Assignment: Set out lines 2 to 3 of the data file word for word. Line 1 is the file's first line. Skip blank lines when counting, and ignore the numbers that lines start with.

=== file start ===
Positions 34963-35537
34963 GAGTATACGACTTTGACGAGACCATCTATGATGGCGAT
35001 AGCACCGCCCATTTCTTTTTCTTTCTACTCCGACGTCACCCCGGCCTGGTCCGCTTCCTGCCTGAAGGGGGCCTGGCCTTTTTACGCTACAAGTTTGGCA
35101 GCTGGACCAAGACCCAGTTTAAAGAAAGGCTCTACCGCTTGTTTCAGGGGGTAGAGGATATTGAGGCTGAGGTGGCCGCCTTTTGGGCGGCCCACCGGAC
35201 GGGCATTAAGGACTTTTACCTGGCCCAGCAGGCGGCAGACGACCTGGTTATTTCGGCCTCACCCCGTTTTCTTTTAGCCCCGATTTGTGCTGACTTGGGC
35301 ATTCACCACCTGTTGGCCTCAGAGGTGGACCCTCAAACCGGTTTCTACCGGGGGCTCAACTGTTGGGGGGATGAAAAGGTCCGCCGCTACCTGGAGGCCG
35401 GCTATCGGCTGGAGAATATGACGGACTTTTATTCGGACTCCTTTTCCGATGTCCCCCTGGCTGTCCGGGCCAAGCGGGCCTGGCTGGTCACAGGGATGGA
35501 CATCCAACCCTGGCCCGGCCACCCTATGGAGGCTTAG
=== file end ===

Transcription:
34963 GAGTATACGACTTTGACGAGACCATCTATGATGGCGAT
35001 AGCACCGCCCATTTCTTTTTCTTTCTACTCCGACGTCACCCCGGCCTGGTCCGCTTCCTGCCTGAAGGGGGCCTGGCCTTTTTACGCTACAAGTTTGGCA